North Philly’s Fotterall Square gets $3.5 million dollar upgrade

The park is a safe haven for the neighborhood and a rallying point that hasn’t had a major redo in over a half century.

Philadelphia Mayor Jim Kenney and City Council President Darrell Clarke (both center) attend the groundbreaking at the revamped Fotterall Square Park. (Tom MacDonald/WHYY)

Philadelphia Mayor Jim Kenney and City Council President Darrell Clarke (both center) attend the groundbreaking at the revamped Fotterall Square Park. (Tom MacDonald/WHYY)

A historic North Philadelphia park is getting a $3.5 million overhaul as part of the city’s Rebuild initiative.

Fotterall Square Park in the Fairhill neighborhood along the 2400 block of North 11th Street hasn’t been given a major facelift in more than a half century, according to Rebuild head Kira Strong. She said plans call for everything from new benches to a mini soccer pitch as part of the overhaul. Other upgrades include a brand new basketball court, new playground, and even new trees.

Funds from the city’s beverage tax will pay for the park work. Mayor Jim Kenney said the money will be spent on improvements that will benefit the neighborhood for years to come.

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Council President Darrell Clarke knows the space well as it’s in his district. He said the park is an anchor for the neighborhood that has been a safe space for many people over the years.

“I don’t care what your issues are, you came here to enjoy yourself. You came here to have fun, you came here to recreate, you came here with the neighborhood family, blood family,” he said. “Being able to put $3.5 million here is more important than putting it on the parkway as far as I’m concerned.”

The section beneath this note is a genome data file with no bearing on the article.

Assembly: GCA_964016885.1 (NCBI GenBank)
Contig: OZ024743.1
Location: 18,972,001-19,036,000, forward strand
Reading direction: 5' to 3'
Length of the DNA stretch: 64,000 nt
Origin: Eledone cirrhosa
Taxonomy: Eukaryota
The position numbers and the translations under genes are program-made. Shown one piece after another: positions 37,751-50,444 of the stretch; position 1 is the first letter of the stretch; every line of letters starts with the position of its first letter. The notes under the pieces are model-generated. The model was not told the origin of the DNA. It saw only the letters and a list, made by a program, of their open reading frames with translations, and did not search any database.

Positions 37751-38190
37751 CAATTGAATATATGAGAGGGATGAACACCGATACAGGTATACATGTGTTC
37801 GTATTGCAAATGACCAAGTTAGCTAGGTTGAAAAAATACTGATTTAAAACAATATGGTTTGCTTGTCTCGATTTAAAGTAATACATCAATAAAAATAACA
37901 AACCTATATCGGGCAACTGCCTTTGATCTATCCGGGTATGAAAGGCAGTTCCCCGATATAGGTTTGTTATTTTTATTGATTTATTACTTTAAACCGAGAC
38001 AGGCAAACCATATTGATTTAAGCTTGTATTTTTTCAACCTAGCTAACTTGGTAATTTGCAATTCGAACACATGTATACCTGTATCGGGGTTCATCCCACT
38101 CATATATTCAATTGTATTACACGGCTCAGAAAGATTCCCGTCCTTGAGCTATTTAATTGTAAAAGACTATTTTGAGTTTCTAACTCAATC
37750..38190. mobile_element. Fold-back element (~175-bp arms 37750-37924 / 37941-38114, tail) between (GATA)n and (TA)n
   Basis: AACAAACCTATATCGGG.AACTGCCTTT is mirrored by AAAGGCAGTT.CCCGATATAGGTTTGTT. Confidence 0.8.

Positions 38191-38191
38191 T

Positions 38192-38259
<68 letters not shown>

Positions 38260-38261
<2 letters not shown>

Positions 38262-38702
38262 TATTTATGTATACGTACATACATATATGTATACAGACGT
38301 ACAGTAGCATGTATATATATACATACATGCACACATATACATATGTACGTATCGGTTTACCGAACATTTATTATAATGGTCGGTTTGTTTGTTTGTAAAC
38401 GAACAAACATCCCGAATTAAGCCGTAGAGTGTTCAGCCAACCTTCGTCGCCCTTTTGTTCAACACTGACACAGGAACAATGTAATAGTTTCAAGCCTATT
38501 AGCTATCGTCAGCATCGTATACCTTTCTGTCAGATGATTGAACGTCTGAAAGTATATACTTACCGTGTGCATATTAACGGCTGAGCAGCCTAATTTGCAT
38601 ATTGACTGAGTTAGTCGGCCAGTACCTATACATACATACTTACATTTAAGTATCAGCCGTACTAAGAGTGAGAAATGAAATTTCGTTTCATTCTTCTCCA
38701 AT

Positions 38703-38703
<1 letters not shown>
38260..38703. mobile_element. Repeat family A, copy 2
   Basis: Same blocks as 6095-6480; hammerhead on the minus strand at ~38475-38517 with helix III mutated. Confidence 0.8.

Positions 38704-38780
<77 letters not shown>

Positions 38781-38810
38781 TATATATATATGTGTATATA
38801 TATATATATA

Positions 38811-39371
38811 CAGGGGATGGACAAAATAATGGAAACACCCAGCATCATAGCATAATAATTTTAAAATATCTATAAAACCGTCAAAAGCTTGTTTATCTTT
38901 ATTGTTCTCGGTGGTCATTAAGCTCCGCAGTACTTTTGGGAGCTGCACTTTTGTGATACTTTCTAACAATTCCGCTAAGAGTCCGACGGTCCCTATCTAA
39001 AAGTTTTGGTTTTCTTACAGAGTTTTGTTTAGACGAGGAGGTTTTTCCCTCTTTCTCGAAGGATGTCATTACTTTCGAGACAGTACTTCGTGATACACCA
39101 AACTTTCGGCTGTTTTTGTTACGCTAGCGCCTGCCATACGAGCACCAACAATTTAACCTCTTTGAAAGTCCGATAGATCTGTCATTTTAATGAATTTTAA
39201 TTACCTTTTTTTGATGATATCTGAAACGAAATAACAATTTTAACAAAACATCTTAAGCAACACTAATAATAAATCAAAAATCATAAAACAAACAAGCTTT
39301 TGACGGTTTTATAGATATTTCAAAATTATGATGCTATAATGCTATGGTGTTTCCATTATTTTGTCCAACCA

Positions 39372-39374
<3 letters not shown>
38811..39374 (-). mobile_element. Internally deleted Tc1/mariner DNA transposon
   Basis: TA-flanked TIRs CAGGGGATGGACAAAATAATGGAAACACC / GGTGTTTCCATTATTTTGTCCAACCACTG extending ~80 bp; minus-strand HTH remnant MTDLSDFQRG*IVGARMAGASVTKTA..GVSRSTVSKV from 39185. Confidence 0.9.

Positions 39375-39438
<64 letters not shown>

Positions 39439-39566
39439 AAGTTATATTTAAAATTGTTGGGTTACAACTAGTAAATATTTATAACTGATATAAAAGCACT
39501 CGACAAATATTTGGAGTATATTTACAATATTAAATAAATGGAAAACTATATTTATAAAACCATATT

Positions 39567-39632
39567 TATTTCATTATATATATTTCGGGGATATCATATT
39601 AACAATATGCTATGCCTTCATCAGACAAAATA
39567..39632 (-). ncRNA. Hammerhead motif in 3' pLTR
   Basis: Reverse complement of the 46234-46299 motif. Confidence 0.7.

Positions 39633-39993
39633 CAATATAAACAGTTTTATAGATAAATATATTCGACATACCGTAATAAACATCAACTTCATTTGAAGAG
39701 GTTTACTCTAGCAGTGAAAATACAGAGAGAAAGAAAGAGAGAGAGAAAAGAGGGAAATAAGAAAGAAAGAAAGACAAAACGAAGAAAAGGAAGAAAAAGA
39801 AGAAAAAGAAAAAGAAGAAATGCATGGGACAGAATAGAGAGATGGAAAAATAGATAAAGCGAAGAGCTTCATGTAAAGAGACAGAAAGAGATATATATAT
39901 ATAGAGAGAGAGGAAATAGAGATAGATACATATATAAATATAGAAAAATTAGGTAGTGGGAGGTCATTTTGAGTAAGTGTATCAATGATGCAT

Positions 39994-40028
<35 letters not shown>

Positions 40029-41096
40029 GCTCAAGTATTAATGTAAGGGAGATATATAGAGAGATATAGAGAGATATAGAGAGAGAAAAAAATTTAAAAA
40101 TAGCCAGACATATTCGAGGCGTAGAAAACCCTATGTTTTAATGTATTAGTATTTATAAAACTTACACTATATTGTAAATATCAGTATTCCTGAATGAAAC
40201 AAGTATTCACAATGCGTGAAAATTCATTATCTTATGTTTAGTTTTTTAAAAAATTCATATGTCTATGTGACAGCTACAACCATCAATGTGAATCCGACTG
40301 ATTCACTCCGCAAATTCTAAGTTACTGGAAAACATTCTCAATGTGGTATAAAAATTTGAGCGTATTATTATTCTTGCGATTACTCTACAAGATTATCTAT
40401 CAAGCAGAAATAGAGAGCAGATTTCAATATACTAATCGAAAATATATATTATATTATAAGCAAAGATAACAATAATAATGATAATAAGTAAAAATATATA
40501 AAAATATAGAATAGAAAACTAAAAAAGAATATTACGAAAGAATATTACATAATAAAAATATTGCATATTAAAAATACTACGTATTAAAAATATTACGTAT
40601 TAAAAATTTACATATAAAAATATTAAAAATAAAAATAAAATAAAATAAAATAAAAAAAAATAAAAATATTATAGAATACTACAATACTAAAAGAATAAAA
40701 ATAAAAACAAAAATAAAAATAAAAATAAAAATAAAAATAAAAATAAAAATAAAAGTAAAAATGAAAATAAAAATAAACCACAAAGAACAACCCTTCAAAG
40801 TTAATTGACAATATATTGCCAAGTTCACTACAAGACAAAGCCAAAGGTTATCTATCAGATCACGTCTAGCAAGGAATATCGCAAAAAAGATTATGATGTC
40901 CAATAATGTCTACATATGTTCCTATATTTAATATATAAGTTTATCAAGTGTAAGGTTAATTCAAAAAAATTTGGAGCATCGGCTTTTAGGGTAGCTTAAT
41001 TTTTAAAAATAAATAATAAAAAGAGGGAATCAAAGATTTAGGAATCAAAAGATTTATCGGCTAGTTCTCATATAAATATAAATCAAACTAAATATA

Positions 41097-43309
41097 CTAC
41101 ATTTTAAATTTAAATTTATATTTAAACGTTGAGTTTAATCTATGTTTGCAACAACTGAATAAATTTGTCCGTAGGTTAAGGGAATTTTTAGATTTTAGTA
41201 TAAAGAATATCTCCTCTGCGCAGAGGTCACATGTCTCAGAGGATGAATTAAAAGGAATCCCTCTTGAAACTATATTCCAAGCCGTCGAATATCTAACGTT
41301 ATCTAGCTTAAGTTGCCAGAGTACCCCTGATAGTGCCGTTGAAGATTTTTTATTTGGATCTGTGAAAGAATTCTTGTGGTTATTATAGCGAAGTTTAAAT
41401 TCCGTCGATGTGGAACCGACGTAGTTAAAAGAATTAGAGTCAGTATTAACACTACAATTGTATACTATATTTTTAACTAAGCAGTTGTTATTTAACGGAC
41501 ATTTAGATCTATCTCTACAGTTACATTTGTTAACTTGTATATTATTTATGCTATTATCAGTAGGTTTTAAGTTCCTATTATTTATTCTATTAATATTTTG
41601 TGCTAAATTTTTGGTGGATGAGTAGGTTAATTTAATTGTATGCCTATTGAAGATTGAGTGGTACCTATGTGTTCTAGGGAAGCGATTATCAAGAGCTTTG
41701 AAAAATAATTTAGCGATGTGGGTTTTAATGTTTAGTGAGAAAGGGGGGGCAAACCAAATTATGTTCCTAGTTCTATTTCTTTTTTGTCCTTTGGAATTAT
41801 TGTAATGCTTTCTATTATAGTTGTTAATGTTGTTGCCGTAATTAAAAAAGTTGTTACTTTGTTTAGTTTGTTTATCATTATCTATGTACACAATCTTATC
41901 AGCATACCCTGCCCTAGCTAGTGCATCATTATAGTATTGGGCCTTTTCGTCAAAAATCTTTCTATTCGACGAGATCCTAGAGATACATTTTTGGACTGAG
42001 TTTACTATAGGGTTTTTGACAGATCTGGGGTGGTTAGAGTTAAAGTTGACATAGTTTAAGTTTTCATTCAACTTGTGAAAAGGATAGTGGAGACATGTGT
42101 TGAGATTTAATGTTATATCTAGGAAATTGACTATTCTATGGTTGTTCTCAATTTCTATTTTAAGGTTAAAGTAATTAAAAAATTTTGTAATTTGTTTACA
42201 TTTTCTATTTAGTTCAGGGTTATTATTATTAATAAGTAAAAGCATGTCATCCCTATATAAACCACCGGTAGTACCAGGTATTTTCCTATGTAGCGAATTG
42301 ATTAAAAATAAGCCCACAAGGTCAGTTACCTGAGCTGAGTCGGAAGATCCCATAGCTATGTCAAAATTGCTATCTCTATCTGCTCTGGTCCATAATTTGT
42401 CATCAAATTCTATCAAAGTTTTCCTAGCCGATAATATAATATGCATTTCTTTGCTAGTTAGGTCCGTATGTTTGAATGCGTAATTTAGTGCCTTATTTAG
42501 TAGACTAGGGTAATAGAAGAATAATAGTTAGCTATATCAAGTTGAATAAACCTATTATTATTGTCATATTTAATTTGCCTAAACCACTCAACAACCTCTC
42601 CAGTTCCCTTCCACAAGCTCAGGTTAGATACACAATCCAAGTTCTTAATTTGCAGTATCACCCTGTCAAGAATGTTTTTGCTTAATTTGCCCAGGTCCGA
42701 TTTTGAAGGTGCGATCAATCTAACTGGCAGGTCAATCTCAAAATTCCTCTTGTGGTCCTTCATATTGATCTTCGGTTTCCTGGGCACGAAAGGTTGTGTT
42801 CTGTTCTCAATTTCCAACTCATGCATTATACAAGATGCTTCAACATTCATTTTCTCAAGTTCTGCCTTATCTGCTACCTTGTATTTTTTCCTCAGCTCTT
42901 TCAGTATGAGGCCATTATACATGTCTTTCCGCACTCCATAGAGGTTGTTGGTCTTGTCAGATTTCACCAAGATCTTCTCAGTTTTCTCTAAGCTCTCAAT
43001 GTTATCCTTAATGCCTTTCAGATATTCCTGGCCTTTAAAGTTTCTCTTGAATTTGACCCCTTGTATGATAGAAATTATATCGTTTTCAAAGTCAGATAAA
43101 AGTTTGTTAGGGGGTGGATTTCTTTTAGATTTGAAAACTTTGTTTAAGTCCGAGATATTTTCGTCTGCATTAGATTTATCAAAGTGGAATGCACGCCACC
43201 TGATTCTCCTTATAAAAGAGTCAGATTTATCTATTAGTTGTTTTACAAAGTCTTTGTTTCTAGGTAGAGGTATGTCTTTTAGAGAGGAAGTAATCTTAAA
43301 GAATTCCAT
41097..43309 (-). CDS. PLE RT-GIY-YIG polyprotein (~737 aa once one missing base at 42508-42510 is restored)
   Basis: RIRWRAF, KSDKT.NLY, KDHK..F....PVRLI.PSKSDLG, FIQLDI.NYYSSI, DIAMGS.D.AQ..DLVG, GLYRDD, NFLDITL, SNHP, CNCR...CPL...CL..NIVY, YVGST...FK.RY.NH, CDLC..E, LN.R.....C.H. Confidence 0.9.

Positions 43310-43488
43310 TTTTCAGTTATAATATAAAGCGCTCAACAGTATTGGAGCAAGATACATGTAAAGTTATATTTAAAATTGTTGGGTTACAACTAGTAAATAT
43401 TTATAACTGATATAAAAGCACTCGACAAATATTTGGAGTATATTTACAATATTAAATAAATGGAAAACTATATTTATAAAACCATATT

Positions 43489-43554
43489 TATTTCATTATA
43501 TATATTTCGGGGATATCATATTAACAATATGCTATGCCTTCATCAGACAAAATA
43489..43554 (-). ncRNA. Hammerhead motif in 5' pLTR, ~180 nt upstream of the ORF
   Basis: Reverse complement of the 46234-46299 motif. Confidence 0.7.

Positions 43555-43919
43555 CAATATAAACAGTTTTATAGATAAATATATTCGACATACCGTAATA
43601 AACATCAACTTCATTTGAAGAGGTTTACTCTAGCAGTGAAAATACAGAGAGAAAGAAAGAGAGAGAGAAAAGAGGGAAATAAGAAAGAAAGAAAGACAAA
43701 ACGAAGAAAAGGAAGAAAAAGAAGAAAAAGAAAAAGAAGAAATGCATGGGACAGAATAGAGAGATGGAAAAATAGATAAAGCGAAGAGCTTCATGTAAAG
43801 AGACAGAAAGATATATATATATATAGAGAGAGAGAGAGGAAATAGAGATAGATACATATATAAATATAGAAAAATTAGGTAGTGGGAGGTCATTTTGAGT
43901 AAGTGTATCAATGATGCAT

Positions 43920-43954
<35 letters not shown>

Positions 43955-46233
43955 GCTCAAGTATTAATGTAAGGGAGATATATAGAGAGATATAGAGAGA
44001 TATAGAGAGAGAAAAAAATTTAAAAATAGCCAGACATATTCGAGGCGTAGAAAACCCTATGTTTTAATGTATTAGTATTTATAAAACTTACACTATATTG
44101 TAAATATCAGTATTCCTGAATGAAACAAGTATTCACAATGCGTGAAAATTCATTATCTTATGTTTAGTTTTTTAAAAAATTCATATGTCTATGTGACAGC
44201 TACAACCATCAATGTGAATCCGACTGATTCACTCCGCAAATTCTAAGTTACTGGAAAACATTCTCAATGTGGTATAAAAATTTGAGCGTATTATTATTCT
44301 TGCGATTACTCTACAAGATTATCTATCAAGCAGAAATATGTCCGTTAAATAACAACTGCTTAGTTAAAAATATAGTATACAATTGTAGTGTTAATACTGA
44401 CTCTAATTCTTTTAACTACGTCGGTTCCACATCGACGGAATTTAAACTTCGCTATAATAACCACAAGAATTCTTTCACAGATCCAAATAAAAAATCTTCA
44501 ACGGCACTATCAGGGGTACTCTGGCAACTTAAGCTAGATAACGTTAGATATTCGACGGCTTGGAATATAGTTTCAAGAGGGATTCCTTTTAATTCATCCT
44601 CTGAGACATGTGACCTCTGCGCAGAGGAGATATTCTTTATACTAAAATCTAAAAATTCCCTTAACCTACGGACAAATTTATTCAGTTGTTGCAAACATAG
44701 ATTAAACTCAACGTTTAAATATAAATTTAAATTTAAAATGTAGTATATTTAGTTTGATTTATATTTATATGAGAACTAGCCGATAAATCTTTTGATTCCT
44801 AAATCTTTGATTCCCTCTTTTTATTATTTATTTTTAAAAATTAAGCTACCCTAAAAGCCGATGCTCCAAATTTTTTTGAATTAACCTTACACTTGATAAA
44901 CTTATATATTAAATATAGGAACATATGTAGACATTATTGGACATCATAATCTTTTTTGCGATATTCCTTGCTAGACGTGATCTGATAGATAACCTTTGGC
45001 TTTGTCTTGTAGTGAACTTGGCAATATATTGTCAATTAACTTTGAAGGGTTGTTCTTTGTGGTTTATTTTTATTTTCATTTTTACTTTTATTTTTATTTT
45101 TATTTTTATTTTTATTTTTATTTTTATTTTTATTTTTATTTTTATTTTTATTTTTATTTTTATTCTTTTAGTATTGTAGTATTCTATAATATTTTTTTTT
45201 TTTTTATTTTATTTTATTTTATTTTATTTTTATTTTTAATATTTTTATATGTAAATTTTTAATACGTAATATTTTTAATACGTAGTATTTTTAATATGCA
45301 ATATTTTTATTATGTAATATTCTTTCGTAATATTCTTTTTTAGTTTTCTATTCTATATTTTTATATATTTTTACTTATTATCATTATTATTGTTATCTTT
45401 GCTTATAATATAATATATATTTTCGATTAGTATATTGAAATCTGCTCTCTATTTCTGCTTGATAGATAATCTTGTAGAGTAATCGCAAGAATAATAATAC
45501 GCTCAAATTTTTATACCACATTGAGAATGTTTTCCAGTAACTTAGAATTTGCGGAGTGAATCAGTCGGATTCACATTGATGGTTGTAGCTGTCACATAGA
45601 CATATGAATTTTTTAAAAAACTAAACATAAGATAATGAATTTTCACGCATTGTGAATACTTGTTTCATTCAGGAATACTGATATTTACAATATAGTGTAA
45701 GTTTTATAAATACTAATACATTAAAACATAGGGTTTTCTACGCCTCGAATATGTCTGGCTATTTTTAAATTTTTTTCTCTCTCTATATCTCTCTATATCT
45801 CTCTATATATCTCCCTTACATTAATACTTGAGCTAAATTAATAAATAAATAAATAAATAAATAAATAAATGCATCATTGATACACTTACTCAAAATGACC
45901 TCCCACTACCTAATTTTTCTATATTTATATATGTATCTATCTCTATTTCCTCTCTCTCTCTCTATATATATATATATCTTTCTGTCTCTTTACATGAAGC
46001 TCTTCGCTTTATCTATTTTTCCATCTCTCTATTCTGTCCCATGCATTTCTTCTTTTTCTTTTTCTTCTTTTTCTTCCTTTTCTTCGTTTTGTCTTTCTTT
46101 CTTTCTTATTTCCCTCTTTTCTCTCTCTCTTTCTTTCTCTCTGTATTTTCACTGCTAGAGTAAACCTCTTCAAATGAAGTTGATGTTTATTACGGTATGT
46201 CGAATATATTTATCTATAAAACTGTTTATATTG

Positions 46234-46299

Philadelphia City Council President Darrell Clarke speaks during the announcement of a $3.5 million overhaul of Fotterall Square Park. (Tom MacDonald/WHYY)

El Amor Mapenzi Brawne Ali is better known as Miss El in the neighborhood. She comes to the park every day to have her lunch and cleans up the place because it’s important to her and her neighbors. At age 85, she believes the park redo was missing one thing.

“We don’t have a water park, but I bought five hoses yesterday, We’re going to put one up,” she quipped.

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She got serious in saying that the park helps keep children out of trouble, but the facilities need to be expanded to attract teens who are not coming to the park and are otherwise getting into trouble.

Recreation Commissioner Kathryn Ott Lovell said her department is still mourning the death of one of their workers who got caught in the crossfire of a shooting incident last week, but parks are designed to be the safe haven that young people need.

“This is exactly where young people should be. This is exactly where young people should come. They should come here without guns, but they should come to sites like Thornhill Square and be in nature, be in a space where recreation is the top priority for them in their young lives,” she said. She said projects like this are “absolutely what is going to change the future of our city, the power of public spaces, the powers of parks, playgrounds, recreation centers, and the power they will have to change the trajectory of the young lives of the people who will be served by them.”

So far, 10 Philly recreation centers have had complete makeovers, 12 are in progress and 35 more are in the design phase for the Rebuild initiative.

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